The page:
Pension sharing orders are legally binding documents issued by the courts which determine exactly how your pensions are split after a divorce or civil partnership dissolution. They can provide some peace of mind about what will happen to your pensions after you divorce, so that you don’t run into financial complications later down the line.
Because pensions are considered as assets, they have to be included when calculating your total worth when going through a divorce in the UK. Any savings and property you and your partner own individually or separately will also be considered. Whilst divorce negotiations are underway, you must obtain a valuation of your partner’s pension, but it can’t be from over 12 months ago.
How are Pension Shares Calculated?
When the value of each of your pension funds is calculated, all funds are considered. This means that even if your pension was built up before the beginning of your marriage or civil partnership, those funds will be included in pension share calculations.
The exact percentage of the transfer value of pension that you or your ex-spouse are entitled to is decided by the court. They base this percentage on the value of the pension the day before the order comes into effect.
If you need to obtain a pension sharing order, you have to involve the court. You can’t go through your pension provider to get your pension transferred or divided without getting a court order first.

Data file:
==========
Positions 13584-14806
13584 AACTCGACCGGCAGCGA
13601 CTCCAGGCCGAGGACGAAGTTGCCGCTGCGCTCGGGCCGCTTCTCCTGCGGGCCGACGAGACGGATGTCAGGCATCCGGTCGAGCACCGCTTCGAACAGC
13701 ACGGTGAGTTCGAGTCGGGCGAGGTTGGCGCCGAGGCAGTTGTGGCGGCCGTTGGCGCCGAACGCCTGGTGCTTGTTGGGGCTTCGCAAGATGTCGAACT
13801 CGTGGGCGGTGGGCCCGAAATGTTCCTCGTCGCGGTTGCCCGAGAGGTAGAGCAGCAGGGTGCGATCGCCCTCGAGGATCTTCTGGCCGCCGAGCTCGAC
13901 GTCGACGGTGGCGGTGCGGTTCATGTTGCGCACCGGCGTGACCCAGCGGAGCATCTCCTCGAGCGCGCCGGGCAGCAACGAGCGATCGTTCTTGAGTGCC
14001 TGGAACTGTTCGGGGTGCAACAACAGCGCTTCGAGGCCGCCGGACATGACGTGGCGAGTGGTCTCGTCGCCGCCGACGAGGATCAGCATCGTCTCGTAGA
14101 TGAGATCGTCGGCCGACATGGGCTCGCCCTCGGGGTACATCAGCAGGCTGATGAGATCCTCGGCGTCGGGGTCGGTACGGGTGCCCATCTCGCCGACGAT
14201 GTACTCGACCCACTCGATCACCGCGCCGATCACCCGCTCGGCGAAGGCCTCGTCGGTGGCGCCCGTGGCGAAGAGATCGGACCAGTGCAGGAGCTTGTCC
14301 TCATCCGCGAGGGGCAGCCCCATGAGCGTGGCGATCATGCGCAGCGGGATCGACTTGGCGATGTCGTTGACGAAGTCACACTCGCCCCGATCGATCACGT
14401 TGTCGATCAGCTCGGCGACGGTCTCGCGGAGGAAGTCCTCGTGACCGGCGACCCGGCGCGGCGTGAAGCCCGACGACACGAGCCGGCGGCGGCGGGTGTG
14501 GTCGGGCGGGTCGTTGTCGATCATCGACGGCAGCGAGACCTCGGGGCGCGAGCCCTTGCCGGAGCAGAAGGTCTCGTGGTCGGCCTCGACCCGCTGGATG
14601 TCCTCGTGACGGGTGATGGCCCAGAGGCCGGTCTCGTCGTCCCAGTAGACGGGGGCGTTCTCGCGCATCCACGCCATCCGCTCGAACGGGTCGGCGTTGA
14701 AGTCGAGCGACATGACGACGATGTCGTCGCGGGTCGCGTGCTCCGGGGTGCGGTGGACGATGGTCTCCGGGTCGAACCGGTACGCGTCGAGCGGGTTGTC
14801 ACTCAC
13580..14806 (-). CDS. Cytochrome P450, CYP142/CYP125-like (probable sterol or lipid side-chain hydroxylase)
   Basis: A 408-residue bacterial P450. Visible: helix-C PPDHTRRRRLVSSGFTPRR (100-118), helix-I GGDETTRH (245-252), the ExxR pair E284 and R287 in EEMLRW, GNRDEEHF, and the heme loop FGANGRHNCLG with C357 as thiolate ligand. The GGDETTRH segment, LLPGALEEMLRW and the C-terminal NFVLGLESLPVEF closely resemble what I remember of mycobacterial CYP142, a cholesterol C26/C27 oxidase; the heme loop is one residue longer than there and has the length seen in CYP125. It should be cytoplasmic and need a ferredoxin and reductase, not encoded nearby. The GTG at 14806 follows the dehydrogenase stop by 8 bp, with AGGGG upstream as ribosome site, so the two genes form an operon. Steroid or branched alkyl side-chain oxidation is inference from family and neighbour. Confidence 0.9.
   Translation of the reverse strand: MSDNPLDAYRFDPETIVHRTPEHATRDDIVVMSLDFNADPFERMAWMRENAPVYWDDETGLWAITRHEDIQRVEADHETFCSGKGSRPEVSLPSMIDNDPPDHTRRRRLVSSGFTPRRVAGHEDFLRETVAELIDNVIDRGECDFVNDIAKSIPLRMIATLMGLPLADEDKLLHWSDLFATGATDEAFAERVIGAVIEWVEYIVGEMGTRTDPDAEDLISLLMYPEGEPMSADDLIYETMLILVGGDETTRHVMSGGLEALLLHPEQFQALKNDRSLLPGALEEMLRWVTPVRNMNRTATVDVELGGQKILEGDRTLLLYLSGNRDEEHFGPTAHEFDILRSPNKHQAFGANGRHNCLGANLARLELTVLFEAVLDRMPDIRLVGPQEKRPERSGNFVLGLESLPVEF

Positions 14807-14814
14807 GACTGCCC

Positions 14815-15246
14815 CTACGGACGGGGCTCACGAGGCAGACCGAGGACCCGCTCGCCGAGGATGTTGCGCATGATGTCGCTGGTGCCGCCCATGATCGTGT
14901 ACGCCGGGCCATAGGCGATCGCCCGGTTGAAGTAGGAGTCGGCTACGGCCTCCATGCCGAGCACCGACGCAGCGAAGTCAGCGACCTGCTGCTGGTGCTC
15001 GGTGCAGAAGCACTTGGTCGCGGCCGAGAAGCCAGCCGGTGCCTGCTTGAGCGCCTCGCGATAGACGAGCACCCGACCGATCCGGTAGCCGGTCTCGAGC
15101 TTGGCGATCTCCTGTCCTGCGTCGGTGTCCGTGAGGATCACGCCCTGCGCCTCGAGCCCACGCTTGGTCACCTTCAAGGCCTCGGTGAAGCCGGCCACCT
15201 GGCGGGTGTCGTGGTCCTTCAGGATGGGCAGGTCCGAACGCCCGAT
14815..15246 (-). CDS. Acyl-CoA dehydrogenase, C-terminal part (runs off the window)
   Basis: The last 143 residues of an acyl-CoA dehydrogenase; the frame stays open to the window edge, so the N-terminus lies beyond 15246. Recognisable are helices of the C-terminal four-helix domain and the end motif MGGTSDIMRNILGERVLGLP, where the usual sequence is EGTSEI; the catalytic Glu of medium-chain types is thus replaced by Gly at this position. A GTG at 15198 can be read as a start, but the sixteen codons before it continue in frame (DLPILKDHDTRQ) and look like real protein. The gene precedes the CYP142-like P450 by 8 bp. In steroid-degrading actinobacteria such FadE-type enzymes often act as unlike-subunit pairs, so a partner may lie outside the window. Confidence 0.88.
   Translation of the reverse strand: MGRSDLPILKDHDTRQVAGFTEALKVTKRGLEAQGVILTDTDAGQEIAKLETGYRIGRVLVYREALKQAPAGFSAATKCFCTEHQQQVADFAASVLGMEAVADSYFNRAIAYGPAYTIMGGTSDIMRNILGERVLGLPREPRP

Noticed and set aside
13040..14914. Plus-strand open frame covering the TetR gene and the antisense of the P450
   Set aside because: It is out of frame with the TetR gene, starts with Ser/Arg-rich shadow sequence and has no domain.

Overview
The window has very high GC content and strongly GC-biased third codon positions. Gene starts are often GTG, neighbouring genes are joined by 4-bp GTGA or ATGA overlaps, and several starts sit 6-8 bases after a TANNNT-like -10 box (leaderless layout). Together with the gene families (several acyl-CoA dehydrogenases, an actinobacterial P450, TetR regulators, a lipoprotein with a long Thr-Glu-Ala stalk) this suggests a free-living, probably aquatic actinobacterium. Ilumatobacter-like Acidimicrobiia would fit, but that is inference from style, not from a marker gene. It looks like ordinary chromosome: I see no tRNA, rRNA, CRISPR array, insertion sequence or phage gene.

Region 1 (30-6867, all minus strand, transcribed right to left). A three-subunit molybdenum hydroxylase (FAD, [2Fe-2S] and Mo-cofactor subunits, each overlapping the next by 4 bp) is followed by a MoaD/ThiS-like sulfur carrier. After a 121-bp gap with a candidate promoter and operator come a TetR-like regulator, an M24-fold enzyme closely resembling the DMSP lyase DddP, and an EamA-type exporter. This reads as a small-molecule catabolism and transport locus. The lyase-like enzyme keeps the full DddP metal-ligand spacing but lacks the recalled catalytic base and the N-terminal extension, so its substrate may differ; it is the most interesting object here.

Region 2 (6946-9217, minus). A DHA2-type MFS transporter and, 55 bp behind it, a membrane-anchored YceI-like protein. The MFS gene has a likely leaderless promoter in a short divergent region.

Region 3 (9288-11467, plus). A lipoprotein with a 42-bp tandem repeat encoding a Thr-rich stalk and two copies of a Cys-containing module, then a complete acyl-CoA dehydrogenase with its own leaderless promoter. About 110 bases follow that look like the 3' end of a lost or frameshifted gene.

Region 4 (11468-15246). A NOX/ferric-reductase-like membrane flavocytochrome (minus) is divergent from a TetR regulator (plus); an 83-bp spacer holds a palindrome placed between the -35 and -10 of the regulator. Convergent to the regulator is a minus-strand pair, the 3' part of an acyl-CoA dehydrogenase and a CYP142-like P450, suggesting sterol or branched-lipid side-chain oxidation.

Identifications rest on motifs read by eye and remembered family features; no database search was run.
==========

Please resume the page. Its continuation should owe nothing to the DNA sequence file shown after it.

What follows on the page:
This doesn’t necessarily mean that you and your ex-partner will argue though. Often couples can come to good and fair agreements in court, which benefit both parties.
When will the Order come into Effect?
Even if you and your spouse have already calculated and agreed on the pension sharing order, it won’t actually be final until the decree absolute or dissolution is granted, which is the finalisation of your divorce or end of your civil partnership.
After receiving confirmation that the divorce is complete, whatever pension provider holds the funds has four months to transfer them into the correct account.
Who can get a Pension Sharing Order?
If you are divorcing or dissolving a civil partnership, you will be able to obtain a pension sharing order. If you are separating from you cohabiting relationship but are not married or in a civil partnership, then unfortunately you can’t get a pension sharing order, no matter how long you have been together.
If you are eligible, you don’t have to use the same pension scheme as your ex-partner in order to receive a share of their pension. If you do, then it will be classed as an ‘internal transfer’, but if you don’t it will simply be classed as an ‘external transfer’. It seems complicated, but actually it’s usually fairly straightforward. As long as you have a well-trained family law solicitor by your side, you’ll achieve a clean-break divorce or dissolution.
Why you Should get a Pension Sharing Order
People tend to overlook their pension when they’re getting divorced, however it is actually a very important asset like a car or a house. If you fail to properly take into account your pension when you divorce or end a civil partnership, you risk one of you coming away from the divorce worse off than your ex-partner for no fair reason.
Pension sharing isn’t compulsory, but it’s definitely advisable for your peace of mind.
If you require assistance with pension sharing orders, AWH Solicitors in Manchester will advise and guide you through the process, making it as smooth and successful as possible for both parties.